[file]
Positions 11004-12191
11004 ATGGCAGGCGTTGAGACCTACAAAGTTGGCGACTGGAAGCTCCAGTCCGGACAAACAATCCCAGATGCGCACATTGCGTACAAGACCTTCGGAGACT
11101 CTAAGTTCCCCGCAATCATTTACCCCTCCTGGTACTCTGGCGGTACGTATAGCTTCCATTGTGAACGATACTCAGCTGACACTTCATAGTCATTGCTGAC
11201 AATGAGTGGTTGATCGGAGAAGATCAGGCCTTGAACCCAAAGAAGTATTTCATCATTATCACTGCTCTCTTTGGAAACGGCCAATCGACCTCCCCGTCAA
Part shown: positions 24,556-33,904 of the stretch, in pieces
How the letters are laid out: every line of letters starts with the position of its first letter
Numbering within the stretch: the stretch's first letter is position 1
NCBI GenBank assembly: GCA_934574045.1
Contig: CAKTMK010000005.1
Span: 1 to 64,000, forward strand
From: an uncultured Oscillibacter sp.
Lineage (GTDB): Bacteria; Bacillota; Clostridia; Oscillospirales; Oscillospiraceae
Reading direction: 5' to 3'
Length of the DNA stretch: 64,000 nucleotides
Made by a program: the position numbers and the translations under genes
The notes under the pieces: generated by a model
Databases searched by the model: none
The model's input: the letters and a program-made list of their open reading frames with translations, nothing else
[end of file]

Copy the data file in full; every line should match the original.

Positions 11004-12191
11004 ATGGCAGGCGTTGAGACCTACAAAGTTGGCGACTGGAAGCTCCAGTCCGGACAAACAATCCCAGATGCGCACATTGCGTACAAGACCTTCGGAGACT
11101 CTAAGTTCCCCGCAATCATTTACCCCTCCTGGTACTCTGGCGGTACGTATAGCTTCCATTGTGAACGATACTCAGCTGACACTTCATAGTCATTGCTGAC
11201 AATGAGTGGTTGATCGGAGAAGATCAGGCCTTGAACCCAAAGAAGTATTTCATCATTATCACTGCTCTCTTTGGAAACGGCCAATCGACCTCCCCGTCAA
Part shown: positions 24,556-33,904 of the stretch, in pieces
How the letters are laid out: every line of letters starts with the position of its first letter
Numbering within the stretch: the stretch's first letter is position 1
NCBI GenBank assembly: GCA_934574045.1
Contig: CAKTMK010000005.1
Span: 1 to 64,000, forward strand
From: an uncultured Oscillibacter sp.
Lineage (GTDB): Bacteria; Bacillota; Clostridia; Oscillospirales; Oscillospiraceae
Reading direction: 5' to 3'
Length of the DNA stretch: 64,000 nucleotides
Made by a program: the position numbers and the translations under genes
The notes under the pieces: generated by a model
Databases searched by the model: none
The model's input: the letters and a program-made list of their open reading frames with translations, nothing else